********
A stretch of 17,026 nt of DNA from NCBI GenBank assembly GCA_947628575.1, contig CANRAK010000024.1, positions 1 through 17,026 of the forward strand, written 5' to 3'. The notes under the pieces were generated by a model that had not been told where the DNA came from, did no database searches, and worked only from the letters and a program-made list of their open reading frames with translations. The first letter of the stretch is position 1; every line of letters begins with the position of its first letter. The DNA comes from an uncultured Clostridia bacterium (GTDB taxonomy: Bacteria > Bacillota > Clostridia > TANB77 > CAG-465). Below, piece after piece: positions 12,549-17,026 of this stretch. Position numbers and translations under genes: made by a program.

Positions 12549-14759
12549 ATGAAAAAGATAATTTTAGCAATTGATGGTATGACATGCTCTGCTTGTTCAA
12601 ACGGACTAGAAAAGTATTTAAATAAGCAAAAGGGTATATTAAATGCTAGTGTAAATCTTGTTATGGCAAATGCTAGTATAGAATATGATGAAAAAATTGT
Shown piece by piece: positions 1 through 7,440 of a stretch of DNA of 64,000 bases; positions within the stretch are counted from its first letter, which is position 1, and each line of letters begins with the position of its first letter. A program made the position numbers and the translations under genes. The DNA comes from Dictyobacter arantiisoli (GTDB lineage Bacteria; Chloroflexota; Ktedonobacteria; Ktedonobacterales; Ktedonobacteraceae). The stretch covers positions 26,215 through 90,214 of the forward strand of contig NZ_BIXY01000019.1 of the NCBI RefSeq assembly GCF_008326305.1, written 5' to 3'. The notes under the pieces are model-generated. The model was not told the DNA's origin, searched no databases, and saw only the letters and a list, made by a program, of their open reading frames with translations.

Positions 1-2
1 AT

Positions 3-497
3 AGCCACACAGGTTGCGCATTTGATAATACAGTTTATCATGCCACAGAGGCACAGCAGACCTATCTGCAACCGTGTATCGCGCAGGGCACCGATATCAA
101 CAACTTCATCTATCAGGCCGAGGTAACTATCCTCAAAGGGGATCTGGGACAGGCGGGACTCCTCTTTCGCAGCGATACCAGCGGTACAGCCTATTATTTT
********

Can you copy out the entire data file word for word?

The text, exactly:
A stretch of 17,026 nt of DNA from NCBI GenBank assembly GCA_947628575.1, contig CANRAK010000024.1, positions 1 through 17,026 of the forward strand, written 5' to 3'. The notes under the pieces were generated by a model that had not been told where the DNA came from, did no database searches, and worked only from the letters and a program-made list of their open reading frames with translations. The first letter of the stretch is position 1; every line of letters begins with the position of its first letter. The DNA comes from an uncultured Clostridia bacterium (GTDB taxonomy: Bacteria > Bacillota > Clostridia > TANB77 > CAG-465). Below, piece after piece: positions 12,549-17,026 of this stretch. Position numbers and translations under genes: made by a program.

Positions 12549-14759
12549 ATGAAAAAGATAATTTTAGCAATTGATGGTATGACATGCTCTGCTTGTTCAA
12601 ACGGACTAGAAAAGTATTTAAATAAGCAAAAGGGTATATTAAATGCTAGTGTAAATCTTGTTATGGCAAATGCTAGTATAGAATATGATGAAAAAATTGT
Shown piece by piece: positions 1 through 7,440 of a stretch of DNA of 64,000 bases; positions within the stretch are counted from its first letter, which is position 1, and each line of letters begins with the position of its first letter. A program made the position numbers and the translations under genes. The DNA comes from Dictyobacter arantiisoli (GTDB lineage Bacteria; Chloroflexota; Ktedonobacteria; Ktedonobacterales; Ktedonobacteraceae). The stretch covers positions 26,215 through 90,214 of the forward strand of contig NZ_BIXY01000019.1 of the NCBI RefSeq assembly GCF_008326305.1, written 5' to 3'. The notes under the pieces are model-generated. The model was not told the DNA's origin, searched no databases, and saw only the letters and a list, made by a program, of their open reading frames with translations.

Positions 1-2
1 AT

Positions 3-497
3 AGCCACACAGGTTGCGCATTTGATAATACAGTTTATCATGCCACAGAGGCACAGCAGACCTATCTGCAACCGTGTATCGCGCAGGGCACCGATATCAA
101 CAACTTCATCTATCAGGCCGAGGTAACTATCCTCAAAGGGGATCTGGGACAGGCGGGACTCCTCTTTCGCAGCGATACCAGCGGTACAGCCTATTATTTT